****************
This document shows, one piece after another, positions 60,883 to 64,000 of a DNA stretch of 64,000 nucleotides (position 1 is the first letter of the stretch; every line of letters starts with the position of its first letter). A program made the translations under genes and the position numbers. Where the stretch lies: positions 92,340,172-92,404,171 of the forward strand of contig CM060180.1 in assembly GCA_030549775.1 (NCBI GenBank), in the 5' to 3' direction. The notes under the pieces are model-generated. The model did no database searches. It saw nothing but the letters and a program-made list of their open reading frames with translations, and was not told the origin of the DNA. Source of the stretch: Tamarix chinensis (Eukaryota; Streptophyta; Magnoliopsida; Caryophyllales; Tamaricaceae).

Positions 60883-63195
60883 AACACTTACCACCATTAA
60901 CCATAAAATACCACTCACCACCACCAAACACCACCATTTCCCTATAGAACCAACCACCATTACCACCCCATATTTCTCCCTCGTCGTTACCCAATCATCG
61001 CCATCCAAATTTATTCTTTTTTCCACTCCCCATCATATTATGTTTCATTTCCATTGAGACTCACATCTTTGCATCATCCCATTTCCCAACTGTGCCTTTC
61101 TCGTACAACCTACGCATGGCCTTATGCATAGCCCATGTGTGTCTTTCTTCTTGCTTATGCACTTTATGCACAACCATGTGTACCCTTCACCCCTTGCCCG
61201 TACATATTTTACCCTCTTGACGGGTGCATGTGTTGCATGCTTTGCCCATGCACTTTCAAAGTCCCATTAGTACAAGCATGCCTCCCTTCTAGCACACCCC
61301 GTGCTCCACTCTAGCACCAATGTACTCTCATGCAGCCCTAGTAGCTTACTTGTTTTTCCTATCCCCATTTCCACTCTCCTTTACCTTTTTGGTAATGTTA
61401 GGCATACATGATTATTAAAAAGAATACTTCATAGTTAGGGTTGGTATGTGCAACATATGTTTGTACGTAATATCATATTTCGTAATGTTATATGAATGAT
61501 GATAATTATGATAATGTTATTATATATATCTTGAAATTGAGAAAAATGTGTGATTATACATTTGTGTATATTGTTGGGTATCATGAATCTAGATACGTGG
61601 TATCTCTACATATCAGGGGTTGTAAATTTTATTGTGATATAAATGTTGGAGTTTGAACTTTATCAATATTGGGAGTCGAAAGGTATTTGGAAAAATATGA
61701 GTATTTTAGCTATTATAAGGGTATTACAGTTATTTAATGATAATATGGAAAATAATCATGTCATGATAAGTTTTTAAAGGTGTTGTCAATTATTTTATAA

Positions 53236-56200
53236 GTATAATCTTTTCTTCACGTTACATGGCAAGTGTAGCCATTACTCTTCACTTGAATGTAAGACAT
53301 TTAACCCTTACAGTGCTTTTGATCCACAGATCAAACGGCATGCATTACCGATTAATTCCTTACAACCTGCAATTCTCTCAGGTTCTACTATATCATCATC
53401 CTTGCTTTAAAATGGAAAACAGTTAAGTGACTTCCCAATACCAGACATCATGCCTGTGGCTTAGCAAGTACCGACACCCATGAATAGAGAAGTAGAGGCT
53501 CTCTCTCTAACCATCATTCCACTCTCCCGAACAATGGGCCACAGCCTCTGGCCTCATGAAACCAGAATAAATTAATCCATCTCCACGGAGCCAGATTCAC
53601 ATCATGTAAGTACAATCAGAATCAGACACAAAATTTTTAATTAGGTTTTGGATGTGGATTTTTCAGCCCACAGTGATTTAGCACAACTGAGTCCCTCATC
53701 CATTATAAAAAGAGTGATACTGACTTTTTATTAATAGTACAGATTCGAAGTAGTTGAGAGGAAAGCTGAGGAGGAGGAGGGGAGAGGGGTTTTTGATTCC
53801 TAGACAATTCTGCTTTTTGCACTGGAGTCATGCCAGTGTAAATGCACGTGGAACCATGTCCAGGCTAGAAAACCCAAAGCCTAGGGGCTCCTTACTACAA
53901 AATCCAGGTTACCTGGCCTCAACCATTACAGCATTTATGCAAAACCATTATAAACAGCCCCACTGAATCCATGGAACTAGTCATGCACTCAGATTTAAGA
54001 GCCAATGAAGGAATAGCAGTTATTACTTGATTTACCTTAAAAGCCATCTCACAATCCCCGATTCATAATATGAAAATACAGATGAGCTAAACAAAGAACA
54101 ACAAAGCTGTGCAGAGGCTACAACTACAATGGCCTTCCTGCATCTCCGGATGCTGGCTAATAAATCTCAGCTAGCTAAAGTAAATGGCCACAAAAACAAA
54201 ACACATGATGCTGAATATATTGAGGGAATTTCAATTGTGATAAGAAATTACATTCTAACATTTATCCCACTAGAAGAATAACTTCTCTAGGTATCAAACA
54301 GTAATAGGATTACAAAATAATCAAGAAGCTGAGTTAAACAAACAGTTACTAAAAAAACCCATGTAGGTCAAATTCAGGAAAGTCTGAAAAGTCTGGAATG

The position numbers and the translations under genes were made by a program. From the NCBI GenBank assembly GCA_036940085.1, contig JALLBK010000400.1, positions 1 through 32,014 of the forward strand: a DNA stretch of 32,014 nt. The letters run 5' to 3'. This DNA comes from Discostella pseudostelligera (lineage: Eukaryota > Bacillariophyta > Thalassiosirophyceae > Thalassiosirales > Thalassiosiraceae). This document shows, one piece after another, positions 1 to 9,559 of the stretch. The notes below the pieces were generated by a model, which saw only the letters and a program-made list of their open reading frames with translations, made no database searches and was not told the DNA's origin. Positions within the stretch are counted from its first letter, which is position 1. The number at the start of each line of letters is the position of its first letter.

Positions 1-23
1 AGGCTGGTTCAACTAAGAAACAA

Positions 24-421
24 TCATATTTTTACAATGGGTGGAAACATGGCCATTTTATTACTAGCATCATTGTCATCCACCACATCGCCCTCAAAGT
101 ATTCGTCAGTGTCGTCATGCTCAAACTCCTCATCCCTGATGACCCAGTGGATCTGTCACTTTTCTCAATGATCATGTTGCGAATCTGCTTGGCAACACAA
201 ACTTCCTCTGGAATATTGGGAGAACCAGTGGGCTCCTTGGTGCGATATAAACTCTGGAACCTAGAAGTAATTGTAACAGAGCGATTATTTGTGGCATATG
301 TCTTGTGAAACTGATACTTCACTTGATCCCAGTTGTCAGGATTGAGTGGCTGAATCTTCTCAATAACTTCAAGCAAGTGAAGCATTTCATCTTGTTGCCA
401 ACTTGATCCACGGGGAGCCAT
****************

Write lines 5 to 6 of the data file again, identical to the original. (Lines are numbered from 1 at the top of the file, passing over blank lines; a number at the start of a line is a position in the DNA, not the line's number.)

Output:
61001 CCATCCAAATTTATTCTTTTTTCCACTCCCCATCATATTATGTTTCATTTCCATTGAGACTCACATCTTTGCATCATCCCATTTCCCAACTGTGCCTTTC
61101 TCGTACAACCTACGCATGGCCTTATGCATAGCCCATGTGTGTCTTTCTTCTTGCTTATGCACTTTATGCACAACCATGTGTACCCTTCACCCCTTGCCCG